Here is what you need to know on Friday, October 16:
The dollar is holding onto its gains amid growing uncertainty about US fiscal stimulus and the potential for a breakdown in Brexit talks. Surging eurozone cases are also weighing on sentiment and US consumption data are eyed ahead of the weekend.
Fiscal stimulus: President Donald Donald Trump wants a large relief package Congress, above $1.8 trillion already offered. However, Senate Republicans are willing to allow for only $500 billion and House Democrats want $2.2 trillion.
Brexit: UK Prime Minister Boris Johnson is set to announce his decision on whether to continue or abandon talks on future relations, and GBP/USD is on the back foot.
EU leaders agreed to extend talks with the UK but did not say they would “intensify them.” Moreover, Brussels expects a move from London to state aid and fisheries. Britain’s Chief Negotiator David Frost expressed disappointment. If Johnson opts to continue talking, the pound would rise.
Eurozone coronavirus cases continue rising with several countries and regions tightening restrictions in a bid to halt the spread. Jens Spahn, Germany’s Health Minister, said his country’s contact tracing capacity is reaching its limits. Paris and other cities will come under a nighttime curfew. The recent spikes are weighing on the euro and also on global markets.
US elections: With the clock ticking down to the elections on November 3, chances are falling and the safe-haven dollar is on the rise while stocks are hesitating. Former Vice-President Joe Biden maintains his large lead in national and opinion polls against Trump. Both men participated in parallel televised townhall events which probably did little to move the needle.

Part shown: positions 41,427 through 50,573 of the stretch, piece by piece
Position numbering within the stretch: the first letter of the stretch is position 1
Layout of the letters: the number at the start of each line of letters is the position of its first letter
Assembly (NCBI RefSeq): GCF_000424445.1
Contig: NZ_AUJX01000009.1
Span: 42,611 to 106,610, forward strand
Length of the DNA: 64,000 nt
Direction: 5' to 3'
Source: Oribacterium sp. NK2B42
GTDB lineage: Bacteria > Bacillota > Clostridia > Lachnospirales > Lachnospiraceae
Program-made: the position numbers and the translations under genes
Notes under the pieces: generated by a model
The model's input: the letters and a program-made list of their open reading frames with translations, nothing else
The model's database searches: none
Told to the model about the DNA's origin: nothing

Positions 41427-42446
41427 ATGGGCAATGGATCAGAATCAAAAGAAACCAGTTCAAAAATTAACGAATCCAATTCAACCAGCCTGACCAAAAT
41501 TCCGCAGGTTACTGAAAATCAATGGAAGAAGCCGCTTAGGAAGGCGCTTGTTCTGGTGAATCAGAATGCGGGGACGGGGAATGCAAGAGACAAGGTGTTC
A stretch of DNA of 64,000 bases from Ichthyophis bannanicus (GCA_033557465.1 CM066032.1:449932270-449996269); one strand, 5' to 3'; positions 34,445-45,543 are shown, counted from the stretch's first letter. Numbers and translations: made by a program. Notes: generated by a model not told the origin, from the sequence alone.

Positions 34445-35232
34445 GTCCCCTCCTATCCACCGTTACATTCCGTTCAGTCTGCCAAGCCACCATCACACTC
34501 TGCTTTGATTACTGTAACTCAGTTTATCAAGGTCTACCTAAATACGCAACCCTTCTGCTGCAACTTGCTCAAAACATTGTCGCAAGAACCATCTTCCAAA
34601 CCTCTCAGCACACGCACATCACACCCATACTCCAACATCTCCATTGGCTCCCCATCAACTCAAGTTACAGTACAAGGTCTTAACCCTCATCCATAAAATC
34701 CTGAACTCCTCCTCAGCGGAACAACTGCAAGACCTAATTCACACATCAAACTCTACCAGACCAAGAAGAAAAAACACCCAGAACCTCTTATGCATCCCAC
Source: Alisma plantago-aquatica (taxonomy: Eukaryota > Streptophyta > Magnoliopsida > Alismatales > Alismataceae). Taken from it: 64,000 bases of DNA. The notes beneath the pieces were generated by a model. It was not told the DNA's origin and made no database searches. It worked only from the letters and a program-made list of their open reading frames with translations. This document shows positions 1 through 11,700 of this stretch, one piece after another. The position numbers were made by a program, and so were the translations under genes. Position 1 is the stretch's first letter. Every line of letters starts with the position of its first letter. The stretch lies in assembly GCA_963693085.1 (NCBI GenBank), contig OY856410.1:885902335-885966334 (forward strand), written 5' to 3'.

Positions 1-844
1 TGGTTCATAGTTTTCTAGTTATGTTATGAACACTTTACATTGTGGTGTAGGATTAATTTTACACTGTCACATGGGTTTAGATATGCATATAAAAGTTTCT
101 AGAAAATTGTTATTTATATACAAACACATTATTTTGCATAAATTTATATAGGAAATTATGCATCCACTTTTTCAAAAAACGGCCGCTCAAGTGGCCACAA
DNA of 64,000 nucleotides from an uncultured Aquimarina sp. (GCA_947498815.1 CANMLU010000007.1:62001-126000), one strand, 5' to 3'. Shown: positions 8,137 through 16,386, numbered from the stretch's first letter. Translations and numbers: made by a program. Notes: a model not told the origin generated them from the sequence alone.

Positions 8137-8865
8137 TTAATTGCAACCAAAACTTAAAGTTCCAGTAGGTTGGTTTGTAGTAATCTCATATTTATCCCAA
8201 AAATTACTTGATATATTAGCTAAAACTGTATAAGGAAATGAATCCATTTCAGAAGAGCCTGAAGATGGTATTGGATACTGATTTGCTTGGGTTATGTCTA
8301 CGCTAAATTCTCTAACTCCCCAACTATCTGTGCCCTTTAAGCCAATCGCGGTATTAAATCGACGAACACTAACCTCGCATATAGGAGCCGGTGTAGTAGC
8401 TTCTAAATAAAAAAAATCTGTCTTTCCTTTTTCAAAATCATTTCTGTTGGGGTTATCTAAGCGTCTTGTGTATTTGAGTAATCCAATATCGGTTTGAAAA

Democrats have a chance of winning the Senate, opening the door to a quick and large stimulus that investors want. However, the race for the upper house is tighter and markets also fear higher taxes and regulation.
Gold has been edging higher, topping the $1,900 level.
US retail sales figures for September are set to show moderate rises after August’s statistics fell short of estimates. The previous release triggered accelerated talks on Capitol Hill, but the limited timetable implies low chances of a deal. Nevertheless, consumption is key to the US economy.
Later in the day, the University of Michigan’s preliminary Consumer Sentiment Index for October is forecast to remain around the 80.4 figure recorded in September. It is also a gauge of the mood ahead of the vote.
On Thursday, the US reported a disappointing jump in initial jobless claims to 898,000.
Cryptocurrencies have retreated from the highs, with Bitcoin experiencing a sharp drop, trading at around $11,300 at press time.